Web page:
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Madrilenians thank health workers with applause from their windows.
Madrilenians thank health workers with applause from their windows.
Image: Juan Carlos Rojas/PA

Spain's Covid-19 death toll increases by 655 in one day

This is a 19% increase on figures released yesterday.
Mar 26th 2020, 11:12 AM 27,435 37

Updated Mar 26th 2020, 11:49 AM

THE DEATH TOLL in Spain has surged to 4,089 after 655 people died of Covid-19 within 24 hours, the health ministry said.

It was a 19% increase on figures released yesterday. The number of confirmed cases of Covid-19 rose to 56,188 in Spain, which has the world’s second highest death toll from the disease after Italy.

The number of confirmed cases of Covid-19 rose to 56,188, the ministry said.

Despite a national lockdown imposed on 14 March, which parliament agreed to extend until 11 April, both deaths and infections have continued to mount, with officials warning this week would be particularly bad.

But the rise in the number of new deaths was smaller than that recorded yesterday when the figure rose by 738 or 27%.

Health authorities are hoping it will soon become clear whether the lockdown is having the desired effect.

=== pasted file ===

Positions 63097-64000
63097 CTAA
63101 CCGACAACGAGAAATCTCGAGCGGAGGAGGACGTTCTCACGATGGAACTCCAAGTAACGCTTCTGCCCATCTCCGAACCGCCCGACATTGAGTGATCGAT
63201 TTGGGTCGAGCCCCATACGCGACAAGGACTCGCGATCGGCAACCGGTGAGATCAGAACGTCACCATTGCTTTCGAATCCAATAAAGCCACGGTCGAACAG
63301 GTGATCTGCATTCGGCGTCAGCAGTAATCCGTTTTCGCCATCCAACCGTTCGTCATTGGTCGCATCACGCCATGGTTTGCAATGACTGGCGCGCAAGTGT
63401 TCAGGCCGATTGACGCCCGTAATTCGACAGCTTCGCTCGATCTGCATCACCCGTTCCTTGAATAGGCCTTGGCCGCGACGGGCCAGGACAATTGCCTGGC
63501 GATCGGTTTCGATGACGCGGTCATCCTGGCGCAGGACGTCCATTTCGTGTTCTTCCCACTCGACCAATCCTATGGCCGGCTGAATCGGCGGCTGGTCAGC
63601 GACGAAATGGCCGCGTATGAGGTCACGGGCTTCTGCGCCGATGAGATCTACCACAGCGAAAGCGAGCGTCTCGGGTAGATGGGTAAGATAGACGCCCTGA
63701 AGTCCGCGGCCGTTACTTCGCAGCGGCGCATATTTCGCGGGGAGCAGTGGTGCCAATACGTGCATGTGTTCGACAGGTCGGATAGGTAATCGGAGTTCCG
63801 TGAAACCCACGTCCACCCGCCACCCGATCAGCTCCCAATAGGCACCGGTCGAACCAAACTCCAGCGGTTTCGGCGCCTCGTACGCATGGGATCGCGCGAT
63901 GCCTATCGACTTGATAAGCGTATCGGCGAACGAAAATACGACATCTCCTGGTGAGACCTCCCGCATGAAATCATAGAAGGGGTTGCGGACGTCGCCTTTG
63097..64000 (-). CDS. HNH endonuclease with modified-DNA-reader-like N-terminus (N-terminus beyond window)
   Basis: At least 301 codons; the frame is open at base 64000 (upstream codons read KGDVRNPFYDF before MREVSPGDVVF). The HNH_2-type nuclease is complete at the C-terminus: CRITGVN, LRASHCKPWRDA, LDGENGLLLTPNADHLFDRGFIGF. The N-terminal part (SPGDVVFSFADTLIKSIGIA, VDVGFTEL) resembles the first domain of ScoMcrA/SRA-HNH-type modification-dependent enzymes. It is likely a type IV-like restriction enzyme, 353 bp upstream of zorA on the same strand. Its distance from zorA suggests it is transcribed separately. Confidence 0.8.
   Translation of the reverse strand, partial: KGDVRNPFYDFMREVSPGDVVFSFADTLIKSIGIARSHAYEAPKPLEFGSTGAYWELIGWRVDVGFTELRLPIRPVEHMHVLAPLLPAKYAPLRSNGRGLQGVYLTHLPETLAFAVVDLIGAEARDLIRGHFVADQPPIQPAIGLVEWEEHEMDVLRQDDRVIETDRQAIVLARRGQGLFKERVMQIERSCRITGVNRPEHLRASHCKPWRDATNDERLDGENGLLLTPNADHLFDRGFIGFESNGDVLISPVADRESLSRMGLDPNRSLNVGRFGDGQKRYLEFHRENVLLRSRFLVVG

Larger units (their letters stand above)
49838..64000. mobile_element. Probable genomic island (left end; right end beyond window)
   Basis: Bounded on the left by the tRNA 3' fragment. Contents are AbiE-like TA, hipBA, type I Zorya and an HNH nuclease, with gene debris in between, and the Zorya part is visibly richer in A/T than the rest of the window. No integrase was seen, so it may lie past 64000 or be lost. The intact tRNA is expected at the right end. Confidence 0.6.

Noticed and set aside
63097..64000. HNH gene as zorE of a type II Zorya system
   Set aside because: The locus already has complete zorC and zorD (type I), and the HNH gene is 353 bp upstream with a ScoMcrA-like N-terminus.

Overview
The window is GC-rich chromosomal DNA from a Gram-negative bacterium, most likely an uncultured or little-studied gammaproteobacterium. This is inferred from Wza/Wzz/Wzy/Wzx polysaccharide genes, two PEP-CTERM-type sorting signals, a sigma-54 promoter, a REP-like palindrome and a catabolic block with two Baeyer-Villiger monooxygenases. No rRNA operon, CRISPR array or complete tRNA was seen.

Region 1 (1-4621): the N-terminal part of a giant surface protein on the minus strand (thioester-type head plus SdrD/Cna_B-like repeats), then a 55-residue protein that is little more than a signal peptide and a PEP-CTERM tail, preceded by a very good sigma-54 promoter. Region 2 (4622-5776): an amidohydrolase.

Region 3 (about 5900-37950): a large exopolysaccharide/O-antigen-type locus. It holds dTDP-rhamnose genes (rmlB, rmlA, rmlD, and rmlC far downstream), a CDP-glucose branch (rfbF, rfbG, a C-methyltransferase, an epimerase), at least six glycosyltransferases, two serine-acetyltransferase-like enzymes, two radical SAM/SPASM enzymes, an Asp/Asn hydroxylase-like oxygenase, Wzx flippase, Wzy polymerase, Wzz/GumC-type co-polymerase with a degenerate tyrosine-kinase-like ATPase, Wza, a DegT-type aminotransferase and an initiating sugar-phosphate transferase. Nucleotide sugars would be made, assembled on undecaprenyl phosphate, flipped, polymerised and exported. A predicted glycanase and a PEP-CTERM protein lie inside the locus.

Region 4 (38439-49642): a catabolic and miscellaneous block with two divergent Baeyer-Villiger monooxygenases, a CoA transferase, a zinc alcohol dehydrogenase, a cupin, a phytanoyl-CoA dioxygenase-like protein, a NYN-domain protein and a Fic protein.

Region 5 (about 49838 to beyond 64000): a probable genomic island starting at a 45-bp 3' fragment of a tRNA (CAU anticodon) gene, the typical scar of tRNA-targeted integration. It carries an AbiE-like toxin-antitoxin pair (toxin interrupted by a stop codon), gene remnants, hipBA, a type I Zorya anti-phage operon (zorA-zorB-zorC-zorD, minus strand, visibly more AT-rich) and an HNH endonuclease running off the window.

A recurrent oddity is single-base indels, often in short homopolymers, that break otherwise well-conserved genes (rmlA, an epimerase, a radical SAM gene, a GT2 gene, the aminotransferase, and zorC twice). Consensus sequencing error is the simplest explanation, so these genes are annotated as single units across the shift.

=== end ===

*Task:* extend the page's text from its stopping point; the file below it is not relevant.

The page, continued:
The Madrid region has suffered the brunt of the epidemic with 17,166 infections – just under a third of the total – and 2,090 deaths, or 51 percent of the national figure.

Prime Minister Pedro Sanchez, whose wife is infected with the virus, has said this is the country’s most difficult moment since its 1936-39 civil war.

“Only the oldest, who knew the hardships of the civil war and its aftermath, can remember collective situations that were harsher than the current one. The other generations in Spain have never, ever had to face as a collective something so hard,” he said when he imposed the state of emergency on 14 March.

Spain’s demographics partly explain why it has been one of the worst-affected nations.

The country has one of the longest life expectancies in Europe and the pandemic has taken a high toll on its large elderly population, who are especially vulnerable to the disease.

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AFP

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